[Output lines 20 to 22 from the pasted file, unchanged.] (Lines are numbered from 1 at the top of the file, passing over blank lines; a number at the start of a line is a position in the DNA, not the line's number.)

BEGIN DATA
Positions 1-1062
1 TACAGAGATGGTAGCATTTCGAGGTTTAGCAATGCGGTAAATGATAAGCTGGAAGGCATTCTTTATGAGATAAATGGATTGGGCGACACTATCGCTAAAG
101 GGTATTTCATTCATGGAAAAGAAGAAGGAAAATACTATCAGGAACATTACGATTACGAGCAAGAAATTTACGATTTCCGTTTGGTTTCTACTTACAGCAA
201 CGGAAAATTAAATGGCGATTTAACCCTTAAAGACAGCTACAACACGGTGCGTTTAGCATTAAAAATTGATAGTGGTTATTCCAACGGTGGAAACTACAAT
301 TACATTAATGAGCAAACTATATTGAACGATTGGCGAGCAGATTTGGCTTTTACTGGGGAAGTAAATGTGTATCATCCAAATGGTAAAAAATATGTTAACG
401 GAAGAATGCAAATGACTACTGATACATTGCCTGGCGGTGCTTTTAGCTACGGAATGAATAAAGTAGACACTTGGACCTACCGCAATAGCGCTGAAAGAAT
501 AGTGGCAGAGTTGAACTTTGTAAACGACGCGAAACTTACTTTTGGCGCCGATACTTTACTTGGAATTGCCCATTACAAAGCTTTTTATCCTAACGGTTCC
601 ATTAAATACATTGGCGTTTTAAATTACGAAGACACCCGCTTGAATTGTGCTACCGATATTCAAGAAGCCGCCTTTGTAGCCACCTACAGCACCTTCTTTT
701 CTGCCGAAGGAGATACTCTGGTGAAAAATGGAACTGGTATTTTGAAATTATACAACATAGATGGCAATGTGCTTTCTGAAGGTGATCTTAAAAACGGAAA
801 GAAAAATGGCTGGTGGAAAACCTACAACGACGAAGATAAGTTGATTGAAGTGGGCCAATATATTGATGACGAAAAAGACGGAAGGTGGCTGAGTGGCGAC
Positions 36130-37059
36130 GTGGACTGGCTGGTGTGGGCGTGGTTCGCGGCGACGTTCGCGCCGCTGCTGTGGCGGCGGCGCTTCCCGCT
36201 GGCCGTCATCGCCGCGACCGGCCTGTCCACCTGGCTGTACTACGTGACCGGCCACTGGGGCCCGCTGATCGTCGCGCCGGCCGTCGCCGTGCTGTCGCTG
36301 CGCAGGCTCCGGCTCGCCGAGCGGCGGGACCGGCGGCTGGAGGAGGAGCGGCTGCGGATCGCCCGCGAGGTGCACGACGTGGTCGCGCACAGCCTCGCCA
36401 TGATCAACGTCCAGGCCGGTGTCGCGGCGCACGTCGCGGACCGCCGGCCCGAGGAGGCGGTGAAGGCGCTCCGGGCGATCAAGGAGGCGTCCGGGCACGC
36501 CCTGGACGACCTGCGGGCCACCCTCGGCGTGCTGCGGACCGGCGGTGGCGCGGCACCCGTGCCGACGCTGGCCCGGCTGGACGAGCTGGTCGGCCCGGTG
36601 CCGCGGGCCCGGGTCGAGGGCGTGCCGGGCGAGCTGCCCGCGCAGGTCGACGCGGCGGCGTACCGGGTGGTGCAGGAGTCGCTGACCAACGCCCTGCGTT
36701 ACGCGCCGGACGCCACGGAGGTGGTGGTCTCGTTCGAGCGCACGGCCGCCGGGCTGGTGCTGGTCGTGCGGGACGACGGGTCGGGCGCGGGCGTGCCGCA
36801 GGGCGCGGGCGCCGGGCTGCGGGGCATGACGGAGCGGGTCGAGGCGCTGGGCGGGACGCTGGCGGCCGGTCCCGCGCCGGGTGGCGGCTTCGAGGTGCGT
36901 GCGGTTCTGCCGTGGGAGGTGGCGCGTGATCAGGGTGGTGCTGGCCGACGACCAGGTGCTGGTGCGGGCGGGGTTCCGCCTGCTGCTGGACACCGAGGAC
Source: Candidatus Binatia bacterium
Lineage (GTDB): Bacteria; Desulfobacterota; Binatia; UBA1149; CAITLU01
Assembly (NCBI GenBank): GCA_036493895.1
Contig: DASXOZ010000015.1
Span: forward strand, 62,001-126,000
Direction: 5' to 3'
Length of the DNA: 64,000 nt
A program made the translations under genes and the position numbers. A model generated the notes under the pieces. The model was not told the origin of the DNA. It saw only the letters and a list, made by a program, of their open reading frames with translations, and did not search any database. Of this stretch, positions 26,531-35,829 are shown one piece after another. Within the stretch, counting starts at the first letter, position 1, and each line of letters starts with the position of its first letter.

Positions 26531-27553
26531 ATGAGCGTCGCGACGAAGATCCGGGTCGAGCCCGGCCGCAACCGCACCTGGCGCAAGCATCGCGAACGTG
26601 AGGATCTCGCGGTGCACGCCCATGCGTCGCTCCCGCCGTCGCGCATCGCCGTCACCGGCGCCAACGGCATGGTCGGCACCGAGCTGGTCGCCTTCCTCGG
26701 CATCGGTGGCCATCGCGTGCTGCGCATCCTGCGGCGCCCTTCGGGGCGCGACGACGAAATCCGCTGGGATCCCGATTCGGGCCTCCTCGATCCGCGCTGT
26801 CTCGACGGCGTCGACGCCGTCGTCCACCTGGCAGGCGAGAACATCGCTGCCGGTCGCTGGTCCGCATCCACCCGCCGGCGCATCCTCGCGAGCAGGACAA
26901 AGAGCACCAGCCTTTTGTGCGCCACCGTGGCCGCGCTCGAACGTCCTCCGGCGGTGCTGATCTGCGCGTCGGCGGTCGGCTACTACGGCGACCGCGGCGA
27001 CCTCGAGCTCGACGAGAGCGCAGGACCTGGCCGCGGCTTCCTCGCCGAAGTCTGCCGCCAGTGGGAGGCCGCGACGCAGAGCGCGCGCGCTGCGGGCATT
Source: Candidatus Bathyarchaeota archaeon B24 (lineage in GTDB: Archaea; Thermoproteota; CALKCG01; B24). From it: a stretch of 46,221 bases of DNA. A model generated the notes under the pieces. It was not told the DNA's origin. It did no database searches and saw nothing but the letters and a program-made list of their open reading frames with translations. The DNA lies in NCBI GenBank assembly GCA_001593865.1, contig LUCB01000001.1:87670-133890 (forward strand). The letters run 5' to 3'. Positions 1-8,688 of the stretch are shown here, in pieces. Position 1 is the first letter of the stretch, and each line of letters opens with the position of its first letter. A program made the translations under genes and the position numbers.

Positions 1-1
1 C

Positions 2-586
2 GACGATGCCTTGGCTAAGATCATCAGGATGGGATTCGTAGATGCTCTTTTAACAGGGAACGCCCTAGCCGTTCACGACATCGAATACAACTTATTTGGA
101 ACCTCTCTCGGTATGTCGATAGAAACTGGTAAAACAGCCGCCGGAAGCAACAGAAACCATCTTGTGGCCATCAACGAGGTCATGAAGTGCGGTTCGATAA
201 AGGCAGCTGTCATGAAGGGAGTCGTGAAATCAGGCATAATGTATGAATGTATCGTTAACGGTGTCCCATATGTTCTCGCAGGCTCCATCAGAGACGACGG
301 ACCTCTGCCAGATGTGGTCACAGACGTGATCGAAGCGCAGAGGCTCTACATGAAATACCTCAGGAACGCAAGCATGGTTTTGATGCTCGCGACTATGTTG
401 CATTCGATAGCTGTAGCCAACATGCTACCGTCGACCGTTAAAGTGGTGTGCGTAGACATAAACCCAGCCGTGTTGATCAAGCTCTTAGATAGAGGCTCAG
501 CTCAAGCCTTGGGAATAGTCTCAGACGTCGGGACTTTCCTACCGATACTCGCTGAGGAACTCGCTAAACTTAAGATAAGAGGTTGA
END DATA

36901 GCGGTTCTGCCGTGGGAGGTGGCGCGTGATCAGGGTGGTGCTGGCCGACGACCAGGTGCTGGTGCGGGCGGGGTTCCGCCTGCTGCTGGACACCGAGGAC
Source: Candidatus Binatia bacterium
Lineage (GTDB): Bacteria; Desulfobacterota; Binatia; UBA1149; CAITLU01